The Not-So-Golden American Goldfinch

Winter is a great time to get into bird watching and bird feeding. You can spend time exploring new places to hunt down that elusive owl or you can put up a bird feeder in your yard and let the birds come to you.

A goldfinch. (Photo via Shutterstock)

One of our common backyard birds is the American goldfinch. American goldfinches live in Illinois all year round. Identifying them is relatively easy, but you do need to think about the season. Goldfinches don’t follow all the rules. They have some interesting quirks that set them apart from our other local birds.


Coloring outside the lines


Even if you aren’t a bird enthusiast, I bet you can picture what goldfinches should look like based on their name. If you think they are gold, you are right, but only for half the year. In the spring and summer, male goldfinches are bright yellow with contrasting black, making them stand out and impress the ladies. They also have a black on their heads, making them look like they are wearing a black baseball hat. Female goldfinches lack that black cap and are overall a duller yellow and olive color.


Unfortunately, that bright gold color doesn’t last forever. They are the only finch that molts twice a year. Come fall, the males shed their bright gold and go for a duller color in the winter. Even the females become paler in the winter. Even though they have lost their color, they do have fresh feathers to keep them warm all winter long. In late winter, they will molt again, ready to shine bright. Seeing gold-colored male goldfinches is a good sign that spring is on its way!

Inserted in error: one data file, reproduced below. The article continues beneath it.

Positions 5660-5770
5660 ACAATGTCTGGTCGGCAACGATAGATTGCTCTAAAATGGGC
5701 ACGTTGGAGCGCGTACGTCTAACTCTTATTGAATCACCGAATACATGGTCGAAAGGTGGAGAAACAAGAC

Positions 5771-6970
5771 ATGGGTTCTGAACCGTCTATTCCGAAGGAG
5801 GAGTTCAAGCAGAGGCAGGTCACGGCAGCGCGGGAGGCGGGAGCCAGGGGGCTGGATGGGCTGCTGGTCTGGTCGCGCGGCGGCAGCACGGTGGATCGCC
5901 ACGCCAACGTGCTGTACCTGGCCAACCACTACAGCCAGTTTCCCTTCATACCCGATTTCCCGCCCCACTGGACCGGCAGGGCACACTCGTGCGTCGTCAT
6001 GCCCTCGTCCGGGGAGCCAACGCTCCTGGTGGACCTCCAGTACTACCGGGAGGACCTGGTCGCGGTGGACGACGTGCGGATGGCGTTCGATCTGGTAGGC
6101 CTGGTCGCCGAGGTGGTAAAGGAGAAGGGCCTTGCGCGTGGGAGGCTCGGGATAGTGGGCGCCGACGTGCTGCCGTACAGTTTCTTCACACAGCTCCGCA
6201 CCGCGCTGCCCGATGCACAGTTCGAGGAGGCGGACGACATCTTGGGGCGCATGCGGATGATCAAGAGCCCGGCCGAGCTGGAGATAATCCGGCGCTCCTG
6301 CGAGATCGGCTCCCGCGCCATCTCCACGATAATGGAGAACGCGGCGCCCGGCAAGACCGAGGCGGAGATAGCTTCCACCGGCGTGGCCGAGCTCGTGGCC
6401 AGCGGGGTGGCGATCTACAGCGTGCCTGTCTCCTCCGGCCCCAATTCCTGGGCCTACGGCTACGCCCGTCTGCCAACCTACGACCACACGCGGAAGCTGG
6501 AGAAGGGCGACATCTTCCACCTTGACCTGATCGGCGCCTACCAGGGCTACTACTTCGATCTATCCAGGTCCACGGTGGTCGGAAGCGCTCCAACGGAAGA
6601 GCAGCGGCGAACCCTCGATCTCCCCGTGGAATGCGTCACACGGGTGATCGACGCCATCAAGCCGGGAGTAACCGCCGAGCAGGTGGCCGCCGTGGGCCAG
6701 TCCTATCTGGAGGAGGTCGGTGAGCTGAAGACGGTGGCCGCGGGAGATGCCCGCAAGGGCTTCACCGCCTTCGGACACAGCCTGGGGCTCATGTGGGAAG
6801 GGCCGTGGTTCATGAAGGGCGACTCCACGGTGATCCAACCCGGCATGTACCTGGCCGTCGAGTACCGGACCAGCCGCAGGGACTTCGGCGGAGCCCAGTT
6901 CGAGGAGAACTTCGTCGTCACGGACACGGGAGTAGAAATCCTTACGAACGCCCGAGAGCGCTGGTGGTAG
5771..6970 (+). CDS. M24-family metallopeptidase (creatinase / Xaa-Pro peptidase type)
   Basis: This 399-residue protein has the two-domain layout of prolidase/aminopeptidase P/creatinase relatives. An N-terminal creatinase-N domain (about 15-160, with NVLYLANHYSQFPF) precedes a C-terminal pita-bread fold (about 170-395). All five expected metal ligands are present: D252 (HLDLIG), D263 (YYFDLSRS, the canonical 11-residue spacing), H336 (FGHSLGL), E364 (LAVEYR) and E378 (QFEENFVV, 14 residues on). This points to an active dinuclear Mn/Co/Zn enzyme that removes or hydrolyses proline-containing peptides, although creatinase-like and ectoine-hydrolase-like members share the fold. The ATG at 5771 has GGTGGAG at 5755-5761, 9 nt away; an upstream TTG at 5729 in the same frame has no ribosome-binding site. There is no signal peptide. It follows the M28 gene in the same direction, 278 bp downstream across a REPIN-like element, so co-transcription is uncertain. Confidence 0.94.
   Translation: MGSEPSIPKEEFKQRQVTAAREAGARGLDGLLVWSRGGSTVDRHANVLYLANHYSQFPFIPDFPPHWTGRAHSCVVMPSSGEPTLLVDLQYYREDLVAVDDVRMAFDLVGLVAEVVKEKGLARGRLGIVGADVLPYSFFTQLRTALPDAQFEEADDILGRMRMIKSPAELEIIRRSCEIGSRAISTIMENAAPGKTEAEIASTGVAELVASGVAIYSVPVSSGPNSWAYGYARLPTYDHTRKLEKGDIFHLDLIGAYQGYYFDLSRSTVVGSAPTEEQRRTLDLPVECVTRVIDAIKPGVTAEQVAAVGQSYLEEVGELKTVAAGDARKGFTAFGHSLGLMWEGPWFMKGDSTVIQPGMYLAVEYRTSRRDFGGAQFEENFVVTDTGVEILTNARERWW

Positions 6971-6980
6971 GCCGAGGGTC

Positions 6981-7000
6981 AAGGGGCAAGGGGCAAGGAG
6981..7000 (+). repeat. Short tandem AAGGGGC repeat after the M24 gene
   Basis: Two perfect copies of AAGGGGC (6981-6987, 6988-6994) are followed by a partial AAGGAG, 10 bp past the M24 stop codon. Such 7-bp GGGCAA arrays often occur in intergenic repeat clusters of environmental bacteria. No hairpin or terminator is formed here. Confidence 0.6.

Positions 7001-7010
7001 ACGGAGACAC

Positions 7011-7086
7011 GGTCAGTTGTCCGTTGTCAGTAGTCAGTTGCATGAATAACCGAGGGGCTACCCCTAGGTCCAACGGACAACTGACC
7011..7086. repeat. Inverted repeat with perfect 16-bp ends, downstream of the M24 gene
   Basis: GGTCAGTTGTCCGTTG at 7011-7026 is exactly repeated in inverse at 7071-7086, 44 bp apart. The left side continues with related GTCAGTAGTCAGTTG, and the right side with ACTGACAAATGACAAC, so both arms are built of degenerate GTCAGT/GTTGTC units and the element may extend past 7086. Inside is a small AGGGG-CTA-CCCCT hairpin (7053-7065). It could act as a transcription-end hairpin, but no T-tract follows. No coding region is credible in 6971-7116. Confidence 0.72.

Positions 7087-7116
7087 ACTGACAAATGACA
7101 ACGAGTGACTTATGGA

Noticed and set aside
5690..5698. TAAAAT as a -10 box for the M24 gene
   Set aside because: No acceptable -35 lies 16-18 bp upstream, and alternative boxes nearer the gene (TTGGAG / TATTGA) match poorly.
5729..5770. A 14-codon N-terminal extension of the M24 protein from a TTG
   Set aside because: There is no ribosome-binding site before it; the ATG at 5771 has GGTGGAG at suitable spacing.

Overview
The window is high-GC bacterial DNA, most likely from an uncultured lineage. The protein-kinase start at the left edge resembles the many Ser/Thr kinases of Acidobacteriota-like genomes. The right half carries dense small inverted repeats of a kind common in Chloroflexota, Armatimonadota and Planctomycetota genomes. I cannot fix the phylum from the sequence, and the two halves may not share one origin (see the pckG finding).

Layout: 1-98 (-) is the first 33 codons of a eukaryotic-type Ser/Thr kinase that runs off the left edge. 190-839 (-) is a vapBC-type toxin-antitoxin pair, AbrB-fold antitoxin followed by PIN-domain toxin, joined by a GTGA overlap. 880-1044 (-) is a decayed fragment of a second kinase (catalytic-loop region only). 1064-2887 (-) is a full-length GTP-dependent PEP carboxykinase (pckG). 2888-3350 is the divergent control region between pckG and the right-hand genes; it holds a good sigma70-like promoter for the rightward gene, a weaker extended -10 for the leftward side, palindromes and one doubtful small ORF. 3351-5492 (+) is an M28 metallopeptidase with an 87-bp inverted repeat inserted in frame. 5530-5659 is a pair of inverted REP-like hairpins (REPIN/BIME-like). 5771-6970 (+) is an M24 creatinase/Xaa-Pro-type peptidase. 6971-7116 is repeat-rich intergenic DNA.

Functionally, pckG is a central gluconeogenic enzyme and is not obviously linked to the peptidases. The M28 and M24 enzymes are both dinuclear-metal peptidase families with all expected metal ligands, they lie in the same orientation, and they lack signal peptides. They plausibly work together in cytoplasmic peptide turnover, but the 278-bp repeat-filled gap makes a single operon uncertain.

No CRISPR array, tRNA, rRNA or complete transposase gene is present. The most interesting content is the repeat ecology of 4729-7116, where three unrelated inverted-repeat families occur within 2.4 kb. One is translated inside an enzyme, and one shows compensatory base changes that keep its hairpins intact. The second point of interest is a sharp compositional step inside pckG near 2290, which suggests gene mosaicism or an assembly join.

Roller coaster junkies


These birds have a unique flight pattern, making them recognizable as they fly by. They dip up and down like they are riding big hills on a roller coaster. They don’t keep quiet about their wild ride either. Overall, they have six different calls. The most iconic call sounds like they say “po-ta-to-chip!” Paired up male and female goldfinches are known to make identical flight calls. Take a listen.


Strict diets


American goldfinches take the vegetarian lifestyle very seriously. They are granivores, meaning they eat mainly seeds. A great way to attract goldfinches to your yard is planting their favorite flowers.


Plants in the Asteracease family will do the trick. This family includes sunflowers, thistles and asters. Make sure you plant native species for best results. If you are filling a feeder, they prefer nyjer seeds and black oil sunflower seeds.


Late bloomers


American goldfinches are one of the last birds to breed each year. They nest in summer instead of the beginning of spring. This is all tied to their favorite plants. By July, milkweed and thistles are producing seeds. They need those seeds to feed their young. The fluffy plant down from the seeds also helps create the perfect nests. The female builds a cup-shaped nest using plant fibers, spiderwebs and the plant down made by the seeds.


Become a bird nerd


Now that you know about their changing colors, you won’t be fooled by the duller American goldfinches in the winter. Attract finch friends to your own yard by putting up a feeder.

Goldfinches at a feeder. (Photo via Shutterstock)

No yard? No problem! Visit our feeders! Monee Reservoir, Plum Creek Nature Center, Isle a la Cache and Four Rivers Environmental Education Center all have bird-feeding areas that will give you a good view of these unique finches. During the winter, each facility will have interactive signs guiding you on how to identify the birds you see. Plus you can scan the posted QR code to start a list to record your observations.


The feeding stations are part of the Forest Preserve District's bird feeding and watching initiative featuring interpretive signs, QR codes and roving naturalists who will educate visitors about all things birds.

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